Henceforward...: Behind The ScenesBehind The Scenes offers a glimpse at some rarely known facts regarding the writing of Alan Ayckbourn's plays with material drawn from the Ayckbourn Archive at the University Of York and the playwright's personal archive.
Copyright: Simon Murgatroyd. Please do not reproduce without the permission of the copyright holder.
- When Alan Ayckbourn first completed Henceforward…, he apparently destroyed the first draft after his partner, now wife, Heather Stoney felt it was too serious and dark; Alan himself described the original draft as a "very brutal, very unremitting, very dark piece." Uncertain about the play, Alan promptly deleted it and notified the Stephen Joseph Theatre In The Round there would be a change of plan and despite the imminence of rehearsals, he would write a new play Meeting Like This. With a deadline looming, Alan changed his mind again and re-wrote Henceforward... but in such a way as to make the darkness of the piece more palatable - the playwright notes he actually just changed one significant word throughout the play from 'hate' to 'love'. In 2011, he revealed that although he had apparently destroyed the original draft, he secretly had a back-up copy from which he was able to rework the play!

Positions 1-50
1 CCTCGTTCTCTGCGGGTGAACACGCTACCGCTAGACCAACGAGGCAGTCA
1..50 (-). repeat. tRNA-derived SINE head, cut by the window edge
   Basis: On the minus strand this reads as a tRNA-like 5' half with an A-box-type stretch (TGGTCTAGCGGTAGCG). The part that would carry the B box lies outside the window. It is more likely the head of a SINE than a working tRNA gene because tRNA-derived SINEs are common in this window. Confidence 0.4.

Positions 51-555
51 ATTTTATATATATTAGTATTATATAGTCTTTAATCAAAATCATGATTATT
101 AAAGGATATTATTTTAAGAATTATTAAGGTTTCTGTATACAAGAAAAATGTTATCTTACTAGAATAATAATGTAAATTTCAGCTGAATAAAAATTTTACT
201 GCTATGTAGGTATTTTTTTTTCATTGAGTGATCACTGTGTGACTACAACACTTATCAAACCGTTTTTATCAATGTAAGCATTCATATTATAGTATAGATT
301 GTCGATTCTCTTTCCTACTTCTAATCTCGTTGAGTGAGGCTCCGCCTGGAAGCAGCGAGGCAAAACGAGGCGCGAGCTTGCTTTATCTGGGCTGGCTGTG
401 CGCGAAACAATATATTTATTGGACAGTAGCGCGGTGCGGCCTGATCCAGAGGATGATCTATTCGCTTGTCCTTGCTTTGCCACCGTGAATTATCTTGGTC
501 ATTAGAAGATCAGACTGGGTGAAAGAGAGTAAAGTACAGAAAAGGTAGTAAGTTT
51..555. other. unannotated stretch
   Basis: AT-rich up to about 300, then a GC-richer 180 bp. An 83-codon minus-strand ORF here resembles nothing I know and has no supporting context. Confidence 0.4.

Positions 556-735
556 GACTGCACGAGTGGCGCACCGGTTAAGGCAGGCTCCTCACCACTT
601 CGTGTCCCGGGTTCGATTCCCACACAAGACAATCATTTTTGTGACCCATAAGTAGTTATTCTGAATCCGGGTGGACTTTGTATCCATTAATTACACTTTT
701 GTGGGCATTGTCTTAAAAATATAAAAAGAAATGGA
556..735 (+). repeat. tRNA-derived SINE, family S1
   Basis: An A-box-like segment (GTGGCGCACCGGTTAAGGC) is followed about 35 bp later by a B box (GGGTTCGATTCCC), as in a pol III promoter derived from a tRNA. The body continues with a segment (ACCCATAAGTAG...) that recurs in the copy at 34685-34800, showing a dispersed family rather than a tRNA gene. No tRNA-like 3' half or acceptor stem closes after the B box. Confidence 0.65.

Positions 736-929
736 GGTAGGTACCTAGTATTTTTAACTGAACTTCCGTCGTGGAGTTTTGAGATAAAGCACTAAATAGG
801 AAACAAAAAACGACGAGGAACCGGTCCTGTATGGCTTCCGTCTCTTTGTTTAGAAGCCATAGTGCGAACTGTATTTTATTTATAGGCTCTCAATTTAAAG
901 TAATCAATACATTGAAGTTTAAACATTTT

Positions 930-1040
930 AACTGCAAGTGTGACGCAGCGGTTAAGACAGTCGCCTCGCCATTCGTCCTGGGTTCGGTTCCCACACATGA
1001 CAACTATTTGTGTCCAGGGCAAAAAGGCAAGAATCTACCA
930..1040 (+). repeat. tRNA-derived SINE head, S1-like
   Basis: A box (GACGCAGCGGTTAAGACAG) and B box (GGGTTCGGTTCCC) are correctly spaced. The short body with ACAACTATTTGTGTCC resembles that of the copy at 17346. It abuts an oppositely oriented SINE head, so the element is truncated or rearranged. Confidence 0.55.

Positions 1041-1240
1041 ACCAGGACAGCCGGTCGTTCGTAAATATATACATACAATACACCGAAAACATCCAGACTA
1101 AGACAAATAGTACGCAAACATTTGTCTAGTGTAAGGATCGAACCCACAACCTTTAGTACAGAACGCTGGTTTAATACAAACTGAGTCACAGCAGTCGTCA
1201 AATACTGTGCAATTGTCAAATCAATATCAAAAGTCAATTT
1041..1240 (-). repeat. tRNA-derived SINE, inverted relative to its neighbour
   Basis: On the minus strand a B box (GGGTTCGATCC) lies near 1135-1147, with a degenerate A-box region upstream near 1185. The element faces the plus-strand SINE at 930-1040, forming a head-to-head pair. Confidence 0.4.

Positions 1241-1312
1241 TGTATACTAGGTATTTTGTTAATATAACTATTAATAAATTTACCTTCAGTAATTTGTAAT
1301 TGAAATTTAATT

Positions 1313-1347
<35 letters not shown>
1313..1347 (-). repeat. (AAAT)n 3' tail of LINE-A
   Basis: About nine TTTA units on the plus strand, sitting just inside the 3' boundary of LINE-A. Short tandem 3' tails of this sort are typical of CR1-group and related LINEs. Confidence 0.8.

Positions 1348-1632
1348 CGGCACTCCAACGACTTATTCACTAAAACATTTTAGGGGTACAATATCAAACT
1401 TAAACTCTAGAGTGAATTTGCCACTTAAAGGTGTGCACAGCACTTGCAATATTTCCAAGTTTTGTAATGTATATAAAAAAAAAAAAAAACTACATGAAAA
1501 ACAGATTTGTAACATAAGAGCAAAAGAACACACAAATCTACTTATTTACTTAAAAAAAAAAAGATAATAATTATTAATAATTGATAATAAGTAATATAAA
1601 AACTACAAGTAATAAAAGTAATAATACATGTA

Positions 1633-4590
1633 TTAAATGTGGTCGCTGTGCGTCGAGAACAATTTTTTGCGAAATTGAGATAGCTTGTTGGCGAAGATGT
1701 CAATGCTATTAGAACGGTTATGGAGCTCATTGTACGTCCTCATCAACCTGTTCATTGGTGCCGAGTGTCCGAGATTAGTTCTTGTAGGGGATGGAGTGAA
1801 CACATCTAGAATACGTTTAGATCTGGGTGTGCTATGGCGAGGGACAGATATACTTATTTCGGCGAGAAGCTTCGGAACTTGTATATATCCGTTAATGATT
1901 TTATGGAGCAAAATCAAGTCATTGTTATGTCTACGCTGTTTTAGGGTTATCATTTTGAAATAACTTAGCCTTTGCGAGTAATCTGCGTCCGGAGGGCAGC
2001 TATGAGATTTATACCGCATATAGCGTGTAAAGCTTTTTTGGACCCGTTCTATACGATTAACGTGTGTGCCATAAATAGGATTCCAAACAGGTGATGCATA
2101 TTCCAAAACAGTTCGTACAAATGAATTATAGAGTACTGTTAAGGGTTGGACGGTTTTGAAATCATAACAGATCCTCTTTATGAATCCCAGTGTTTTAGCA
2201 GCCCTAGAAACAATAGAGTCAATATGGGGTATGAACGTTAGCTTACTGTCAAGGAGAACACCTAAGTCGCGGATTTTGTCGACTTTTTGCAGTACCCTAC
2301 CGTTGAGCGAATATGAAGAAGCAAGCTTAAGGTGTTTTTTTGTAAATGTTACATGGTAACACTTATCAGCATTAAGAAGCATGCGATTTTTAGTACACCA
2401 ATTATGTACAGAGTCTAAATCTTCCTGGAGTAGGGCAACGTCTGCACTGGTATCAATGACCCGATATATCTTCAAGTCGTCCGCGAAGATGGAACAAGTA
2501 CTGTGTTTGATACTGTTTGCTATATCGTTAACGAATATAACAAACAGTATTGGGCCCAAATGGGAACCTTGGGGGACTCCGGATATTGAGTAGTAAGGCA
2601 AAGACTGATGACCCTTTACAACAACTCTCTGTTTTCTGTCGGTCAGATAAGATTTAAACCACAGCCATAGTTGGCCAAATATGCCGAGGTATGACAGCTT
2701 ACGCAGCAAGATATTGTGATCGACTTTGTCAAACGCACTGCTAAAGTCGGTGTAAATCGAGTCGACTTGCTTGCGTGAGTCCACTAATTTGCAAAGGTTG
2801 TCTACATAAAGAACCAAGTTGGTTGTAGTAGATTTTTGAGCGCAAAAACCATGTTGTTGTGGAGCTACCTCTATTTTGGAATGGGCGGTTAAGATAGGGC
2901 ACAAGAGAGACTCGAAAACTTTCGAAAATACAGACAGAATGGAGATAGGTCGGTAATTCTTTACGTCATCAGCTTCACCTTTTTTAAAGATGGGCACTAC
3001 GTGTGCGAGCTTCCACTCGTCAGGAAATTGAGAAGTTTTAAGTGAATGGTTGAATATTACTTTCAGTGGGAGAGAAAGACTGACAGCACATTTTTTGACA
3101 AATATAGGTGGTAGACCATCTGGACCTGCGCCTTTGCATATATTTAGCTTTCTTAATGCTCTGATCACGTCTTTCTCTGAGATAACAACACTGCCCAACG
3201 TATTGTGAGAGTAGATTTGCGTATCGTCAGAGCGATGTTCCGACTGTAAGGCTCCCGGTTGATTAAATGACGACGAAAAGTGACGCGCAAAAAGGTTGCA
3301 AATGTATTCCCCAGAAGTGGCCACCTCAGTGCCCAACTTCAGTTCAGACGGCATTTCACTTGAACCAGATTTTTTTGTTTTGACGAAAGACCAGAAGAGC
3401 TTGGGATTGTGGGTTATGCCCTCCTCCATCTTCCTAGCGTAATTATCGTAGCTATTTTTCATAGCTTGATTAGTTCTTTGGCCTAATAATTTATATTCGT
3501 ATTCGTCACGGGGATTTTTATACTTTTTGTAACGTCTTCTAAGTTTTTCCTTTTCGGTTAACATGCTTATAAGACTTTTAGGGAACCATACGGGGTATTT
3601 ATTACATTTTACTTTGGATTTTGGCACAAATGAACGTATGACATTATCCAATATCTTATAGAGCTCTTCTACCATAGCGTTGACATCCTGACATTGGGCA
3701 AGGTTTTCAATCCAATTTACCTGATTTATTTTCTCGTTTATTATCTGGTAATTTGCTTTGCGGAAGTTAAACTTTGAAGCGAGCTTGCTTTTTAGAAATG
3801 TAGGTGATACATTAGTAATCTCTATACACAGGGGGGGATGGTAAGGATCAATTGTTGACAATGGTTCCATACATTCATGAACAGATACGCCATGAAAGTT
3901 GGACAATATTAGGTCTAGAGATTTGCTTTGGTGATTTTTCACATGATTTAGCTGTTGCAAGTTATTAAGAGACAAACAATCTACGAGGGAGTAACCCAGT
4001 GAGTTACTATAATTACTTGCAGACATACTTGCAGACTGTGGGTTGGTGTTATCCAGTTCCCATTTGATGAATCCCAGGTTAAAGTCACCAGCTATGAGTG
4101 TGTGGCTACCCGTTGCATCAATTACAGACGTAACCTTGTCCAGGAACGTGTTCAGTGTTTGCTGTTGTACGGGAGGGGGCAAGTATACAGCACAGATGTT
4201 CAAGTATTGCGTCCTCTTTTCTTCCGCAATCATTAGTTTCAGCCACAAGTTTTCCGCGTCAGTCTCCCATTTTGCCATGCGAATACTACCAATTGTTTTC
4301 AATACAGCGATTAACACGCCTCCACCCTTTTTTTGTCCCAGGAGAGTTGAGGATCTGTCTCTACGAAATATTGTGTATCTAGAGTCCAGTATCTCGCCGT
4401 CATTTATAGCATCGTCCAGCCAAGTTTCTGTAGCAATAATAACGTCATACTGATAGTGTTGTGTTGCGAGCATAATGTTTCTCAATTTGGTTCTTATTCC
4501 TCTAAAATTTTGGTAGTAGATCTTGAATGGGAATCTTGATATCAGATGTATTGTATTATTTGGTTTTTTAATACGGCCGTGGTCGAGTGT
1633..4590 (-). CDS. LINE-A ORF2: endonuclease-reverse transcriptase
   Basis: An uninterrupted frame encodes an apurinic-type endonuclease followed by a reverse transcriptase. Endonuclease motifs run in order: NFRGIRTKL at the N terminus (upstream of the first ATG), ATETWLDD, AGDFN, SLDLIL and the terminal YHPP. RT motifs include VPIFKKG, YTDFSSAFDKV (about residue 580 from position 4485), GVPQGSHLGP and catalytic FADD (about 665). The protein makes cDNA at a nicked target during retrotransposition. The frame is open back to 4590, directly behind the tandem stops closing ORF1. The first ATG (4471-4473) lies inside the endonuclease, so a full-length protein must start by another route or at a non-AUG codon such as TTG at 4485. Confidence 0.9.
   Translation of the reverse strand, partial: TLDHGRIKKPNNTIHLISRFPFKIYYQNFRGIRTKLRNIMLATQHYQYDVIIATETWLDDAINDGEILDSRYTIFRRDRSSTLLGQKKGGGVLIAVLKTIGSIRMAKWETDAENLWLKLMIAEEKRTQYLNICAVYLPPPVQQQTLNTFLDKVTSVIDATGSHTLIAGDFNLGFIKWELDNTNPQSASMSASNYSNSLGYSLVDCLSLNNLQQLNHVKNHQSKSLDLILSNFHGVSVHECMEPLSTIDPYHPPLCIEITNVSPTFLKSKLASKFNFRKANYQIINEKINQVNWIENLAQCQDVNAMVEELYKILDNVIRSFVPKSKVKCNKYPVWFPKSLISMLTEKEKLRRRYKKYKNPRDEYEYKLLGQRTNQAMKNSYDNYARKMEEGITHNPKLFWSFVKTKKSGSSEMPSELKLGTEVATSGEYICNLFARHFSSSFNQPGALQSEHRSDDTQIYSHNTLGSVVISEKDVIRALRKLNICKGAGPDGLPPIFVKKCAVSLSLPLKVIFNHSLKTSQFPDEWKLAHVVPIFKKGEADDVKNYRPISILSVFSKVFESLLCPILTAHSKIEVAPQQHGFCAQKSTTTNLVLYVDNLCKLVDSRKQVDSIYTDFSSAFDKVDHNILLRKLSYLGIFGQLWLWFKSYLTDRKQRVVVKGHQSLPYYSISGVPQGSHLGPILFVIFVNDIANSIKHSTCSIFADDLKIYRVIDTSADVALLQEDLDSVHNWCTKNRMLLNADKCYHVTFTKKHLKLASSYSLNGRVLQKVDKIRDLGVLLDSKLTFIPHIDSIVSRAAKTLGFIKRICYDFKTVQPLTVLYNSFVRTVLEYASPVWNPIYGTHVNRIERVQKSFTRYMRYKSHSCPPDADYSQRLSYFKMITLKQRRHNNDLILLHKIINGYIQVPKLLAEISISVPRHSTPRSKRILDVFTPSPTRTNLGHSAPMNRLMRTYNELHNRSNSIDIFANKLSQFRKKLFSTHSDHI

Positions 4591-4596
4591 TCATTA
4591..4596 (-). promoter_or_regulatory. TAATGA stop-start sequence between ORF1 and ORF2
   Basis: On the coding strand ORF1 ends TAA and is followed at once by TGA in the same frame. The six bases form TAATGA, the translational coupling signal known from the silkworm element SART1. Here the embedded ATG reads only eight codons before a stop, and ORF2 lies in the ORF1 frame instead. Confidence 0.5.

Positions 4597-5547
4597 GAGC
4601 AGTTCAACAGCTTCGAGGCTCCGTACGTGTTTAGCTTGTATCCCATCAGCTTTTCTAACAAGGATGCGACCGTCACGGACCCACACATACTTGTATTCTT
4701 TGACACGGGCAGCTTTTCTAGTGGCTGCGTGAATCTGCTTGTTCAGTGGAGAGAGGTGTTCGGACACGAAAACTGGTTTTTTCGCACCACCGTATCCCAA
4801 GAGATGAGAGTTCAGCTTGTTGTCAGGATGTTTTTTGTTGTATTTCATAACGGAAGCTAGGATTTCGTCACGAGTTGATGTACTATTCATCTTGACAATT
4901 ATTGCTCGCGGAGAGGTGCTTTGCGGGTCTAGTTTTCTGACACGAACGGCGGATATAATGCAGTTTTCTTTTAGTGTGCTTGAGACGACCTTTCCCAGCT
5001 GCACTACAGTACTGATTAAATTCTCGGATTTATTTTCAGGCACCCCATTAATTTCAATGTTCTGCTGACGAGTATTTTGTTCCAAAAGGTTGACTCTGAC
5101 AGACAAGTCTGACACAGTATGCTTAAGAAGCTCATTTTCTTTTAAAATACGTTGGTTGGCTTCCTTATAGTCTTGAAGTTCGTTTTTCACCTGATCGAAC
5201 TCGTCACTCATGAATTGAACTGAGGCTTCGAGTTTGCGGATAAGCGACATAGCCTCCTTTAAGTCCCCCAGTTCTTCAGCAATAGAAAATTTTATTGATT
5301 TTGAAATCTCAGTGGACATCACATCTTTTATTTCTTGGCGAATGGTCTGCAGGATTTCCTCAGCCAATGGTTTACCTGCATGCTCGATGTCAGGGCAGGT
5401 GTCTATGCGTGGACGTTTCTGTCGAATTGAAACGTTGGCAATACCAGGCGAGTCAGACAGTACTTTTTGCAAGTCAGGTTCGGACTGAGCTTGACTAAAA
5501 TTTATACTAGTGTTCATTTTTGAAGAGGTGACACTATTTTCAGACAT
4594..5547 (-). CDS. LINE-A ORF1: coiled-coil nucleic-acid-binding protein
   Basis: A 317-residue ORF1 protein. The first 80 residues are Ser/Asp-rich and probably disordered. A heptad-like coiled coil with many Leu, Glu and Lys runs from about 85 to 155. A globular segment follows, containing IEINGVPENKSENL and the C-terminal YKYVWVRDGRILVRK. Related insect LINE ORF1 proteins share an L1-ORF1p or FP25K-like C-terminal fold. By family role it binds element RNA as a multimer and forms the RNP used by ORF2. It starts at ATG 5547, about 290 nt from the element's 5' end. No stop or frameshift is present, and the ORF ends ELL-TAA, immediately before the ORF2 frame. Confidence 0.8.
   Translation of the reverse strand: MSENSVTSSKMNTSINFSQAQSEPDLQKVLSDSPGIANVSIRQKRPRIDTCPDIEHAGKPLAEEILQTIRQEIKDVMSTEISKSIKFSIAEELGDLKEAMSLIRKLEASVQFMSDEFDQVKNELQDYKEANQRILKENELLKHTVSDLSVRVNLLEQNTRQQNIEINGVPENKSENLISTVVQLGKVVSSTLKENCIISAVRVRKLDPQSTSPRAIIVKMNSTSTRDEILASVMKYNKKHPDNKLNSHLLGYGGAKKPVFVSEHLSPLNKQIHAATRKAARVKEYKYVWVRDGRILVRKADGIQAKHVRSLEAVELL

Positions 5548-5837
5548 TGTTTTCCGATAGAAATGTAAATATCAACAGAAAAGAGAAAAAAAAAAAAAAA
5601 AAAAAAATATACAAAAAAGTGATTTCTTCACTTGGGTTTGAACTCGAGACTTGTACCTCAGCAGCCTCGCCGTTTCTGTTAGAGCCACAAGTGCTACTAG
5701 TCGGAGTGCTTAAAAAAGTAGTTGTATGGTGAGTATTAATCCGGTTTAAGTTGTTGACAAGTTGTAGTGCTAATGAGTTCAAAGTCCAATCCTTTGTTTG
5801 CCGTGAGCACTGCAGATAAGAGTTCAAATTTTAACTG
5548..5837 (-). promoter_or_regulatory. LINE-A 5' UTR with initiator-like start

- The decision to make the main character a composer was borne out of Alan Ayckbourn's desire to show an act of creativity on-stage; traditionally difficult given how hard it is to make writing, painting or even composing dramatically interesting. With the advent of sampling technology, the playwright realised he could show - relatively realistically - an act of almost instantaneous creativity in a plausible manner.
- For its 2016 revival, Alan Ayckbourn made the rare decision to make a few small tweaks to the script to accommodate the progress of technology since the play had been written in 1987 and to keep it realistically within a foreseeable near future. Barring the alteration of the odd word, the only major alteration was cutting a speech by Mervyn in the second act. The play excises Mervyn showing off his answering machine and location finder instead just concentrating on his personal alarm system.
- Although the 2016 revival did feature a new composition by Alan Ayckbourn for Jerome's final 'Love' symphony, it was considered using Paul Todd's original composition for the 1987 production. However, the quality of the recording had deteriorated over time and it was not possible to use the recording.